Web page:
Science quotes on:  |  Belief (578)  |  Cause (541)  |  Convince (41)  |  Daily (87)  |  Disease (328)  |  Dissection (32)  |  Drug (57)  |  Error (321)  |  Fact (1210)  |  Facts (553)  |  Ignorance (240)  |  Leader (43)  |  More (2559)  |  Prescription (18)  |  Pursuing (27)  |  Truth (1057)  |  Whither (11)

His subject is the “Origin of Species,” & not the origin of Organization; & it seems a needless mischief to have opened the latter speculation at all.
In a letter to Fannie Wedgwood (13 Mar 1860), in Harriet Martineau's Letters to Fanny Wedgwood (1983), 189.
Science quotes on:  |  All (4108)  |  Needless (4)  |  Open (274)  |  Organization (114)  |  Origin (239)  |  Origin Of Species (42)  |  Species (401)  |  Speculation (126)  |  Subject (521)

It is often assumed that because the young child is not competent to study geometry systematically he need be taught nothing geometrical; that because it would be foolish to present to him physics and mechanics as sciences it is useless to present to him any physical or mechanical principles.
An error of like origin, which has wrought incalculable mischief, denies to the scholar the use of the symbols and methods of algebra in connection with his early essays in numbers because, forsooth, he is not as yet capable of mastering quadratics! … The whole infant generation, wrestling with arithmetic, seek for a sign and groan and travail together in pain for the want of it; but no sign is given them save the sign of the prophet Jonah, the withered gourd, fruitless endeavor, wasted strength.
From presidential address (9 Sep 1884) to the General Meeting of the American Social Science Association, 'Industrial Education', printed in Journal of Social Science (1885), 19, 121. Collected in Francis Amasa Walker, Discussions in Education (1899), 132.
Science quotes on:  |  Algebra (113)  |  Arithmetic (136)  |  Assume (38)  |  Capable (168)  |  Child (307)  |  Competent (20)  |  Connection (162)  |  Deny (66)  |  Early (185)  |  Endeavor (67)  |  Error (321)  |  Essay (27)  |  Foolish (40)  |  Fruitless (8)  |  Generation (242)  |  Geometry (255)  |  Groan (5)  |  Infant (26)  |  Mastering (11)  |  Mechanic (119)  |  Mechanical (140)  |  Mechanics (131)  |  Method (505)  |  Methods (204)  |  Nothing (966)  |  Number (699)  |  Origin (239)  |  Pain (136)  |  Physic (517)  |  Physical (508)  |  Physics (533)  |  Present (619)  |  Principle (507)  |  Prophet (21)  |  Quadratic (3)  |  Save (118)  |  Scholar (48)  |  Science (3879)  |  Seek (213)  |  Sign (58)  |  Strength (126)  |  Study (653)  |  Symbol (93)  |  Teaching of Mathematics (39)  |  Together (387)  |  Travail (5)  |  Use (766)  |  Want (497)  |  Waste (101)  |  Whole (738)  |  Wrestle (2)  |  Young (227)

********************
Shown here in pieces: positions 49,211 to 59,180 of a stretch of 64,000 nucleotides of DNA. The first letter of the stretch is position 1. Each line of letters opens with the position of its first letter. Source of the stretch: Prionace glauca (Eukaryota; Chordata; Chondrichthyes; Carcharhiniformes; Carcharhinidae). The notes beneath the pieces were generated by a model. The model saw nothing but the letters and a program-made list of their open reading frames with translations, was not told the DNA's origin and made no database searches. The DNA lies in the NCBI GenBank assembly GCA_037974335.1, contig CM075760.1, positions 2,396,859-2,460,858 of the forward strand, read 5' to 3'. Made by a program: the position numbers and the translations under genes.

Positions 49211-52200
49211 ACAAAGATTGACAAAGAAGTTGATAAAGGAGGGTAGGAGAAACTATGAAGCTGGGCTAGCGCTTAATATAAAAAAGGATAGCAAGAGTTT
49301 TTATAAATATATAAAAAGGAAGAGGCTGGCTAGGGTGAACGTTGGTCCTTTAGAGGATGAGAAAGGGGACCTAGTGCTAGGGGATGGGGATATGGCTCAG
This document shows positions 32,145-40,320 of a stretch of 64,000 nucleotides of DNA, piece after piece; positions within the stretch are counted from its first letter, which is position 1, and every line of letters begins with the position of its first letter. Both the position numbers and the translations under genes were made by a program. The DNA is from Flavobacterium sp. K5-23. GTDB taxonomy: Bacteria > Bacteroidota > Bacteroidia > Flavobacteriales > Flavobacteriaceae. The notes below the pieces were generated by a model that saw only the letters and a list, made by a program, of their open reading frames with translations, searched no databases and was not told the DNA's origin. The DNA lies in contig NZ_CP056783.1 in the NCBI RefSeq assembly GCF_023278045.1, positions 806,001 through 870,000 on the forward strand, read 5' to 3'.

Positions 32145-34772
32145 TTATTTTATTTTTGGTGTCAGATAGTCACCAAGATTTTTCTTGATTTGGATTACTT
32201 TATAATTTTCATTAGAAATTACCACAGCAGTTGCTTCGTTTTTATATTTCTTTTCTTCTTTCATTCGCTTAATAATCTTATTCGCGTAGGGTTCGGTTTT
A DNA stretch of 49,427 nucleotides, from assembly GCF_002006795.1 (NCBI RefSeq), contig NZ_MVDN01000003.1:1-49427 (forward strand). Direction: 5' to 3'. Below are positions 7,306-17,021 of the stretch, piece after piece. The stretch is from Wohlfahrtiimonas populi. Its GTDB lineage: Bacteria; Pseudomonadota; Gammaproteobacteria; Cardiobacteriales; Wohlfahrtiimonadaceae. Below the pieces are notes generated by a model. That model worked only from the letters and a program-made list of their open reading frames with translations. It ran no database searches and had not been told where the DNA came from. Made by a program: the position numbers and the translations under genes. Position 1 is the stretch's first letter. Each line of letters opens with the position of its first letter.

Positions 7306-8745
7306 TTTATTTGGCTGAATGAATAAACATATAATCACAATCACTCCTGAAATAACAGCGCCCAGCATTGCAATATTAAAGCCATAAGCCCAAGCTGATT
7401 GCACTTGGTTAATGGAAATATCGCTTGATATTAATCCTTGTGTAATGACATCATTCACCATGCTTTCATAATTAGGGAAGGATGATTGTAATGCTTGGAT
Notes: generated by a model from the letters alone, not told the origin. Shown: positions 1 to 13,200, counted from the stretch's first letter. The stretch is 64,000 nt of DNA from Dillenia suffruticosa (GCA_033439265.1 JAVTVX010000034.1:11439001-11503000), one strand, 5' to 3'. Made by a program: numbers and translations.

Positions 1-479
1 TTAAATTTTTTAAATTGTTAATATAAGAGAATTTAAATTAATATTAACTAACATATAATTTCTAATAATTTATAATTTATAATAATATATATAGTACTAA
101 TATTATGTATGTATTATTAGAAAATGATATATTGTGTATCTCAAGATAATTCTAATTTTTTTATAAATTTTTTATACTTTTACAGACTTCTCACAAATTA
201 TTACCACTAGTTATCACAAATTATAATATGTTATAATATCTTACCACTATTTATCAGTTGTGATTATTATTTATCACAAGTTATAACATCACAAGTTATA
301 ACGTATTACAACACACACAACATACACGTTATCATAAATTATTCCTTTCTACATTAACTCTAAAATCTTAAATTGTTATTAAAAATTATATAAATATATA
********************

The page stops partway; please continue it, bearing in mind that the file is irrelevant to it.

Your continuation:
It is rigid dogma that destroys truth; and, please notice, my emphasis is not on the dogma, but on the rigidity. When men say of any question, “This is all there is to be known or said of the subject; investigation ends here,” that is death. It may be that the mischief comes not from the thinker but for the use made of his thinking by late-comers. Aristotle, for example, gave us our scientific technique … yet his logical propositions, his instruction in sound reasoning which was bequeathed to Europe, are valid only within the limited framework of formal logic, and, as used in Europe, they stultified the minds of whole generations of mediaeval Schoolmen. Aristotle invented science, but destroyed philosophy.
Dialogues of Alfred North Whitehead, as recorded by Lucien Price (1954, 2001), 165.
Science quotes on:  |  All (4108)  |  Aristotle (163)  |  Death (388)  |  Destroy (180)  |  Dogma (48)  |  End (590)  |  Framework (31)  |  Generation (242)  |  Instruction (91)  |  Investigation (230)  |  Known (454)  |  Late (118)  |  Limit (280)  |  Limited (101)  |  Logic (287)  |  Mind (1338)  |  Notice (77)  |  Philosophy (380)  |  Please (65)  |  Proposition (123)  |  Question (621)  |  Reasoning (207)  |  Rigid (24)  |  Rigidity (5)  |  Say (984)  |  Science (3879)  |  Scientific (941)  |  Scientific Method (175)  |  Sound (183)  |  Subject (521)  |  Technique (80)  |  Thinker (39)  |  Thinking (414)  |  Thought (953)  |  Truth (1057)  |  Use (766)  |  Whole (738)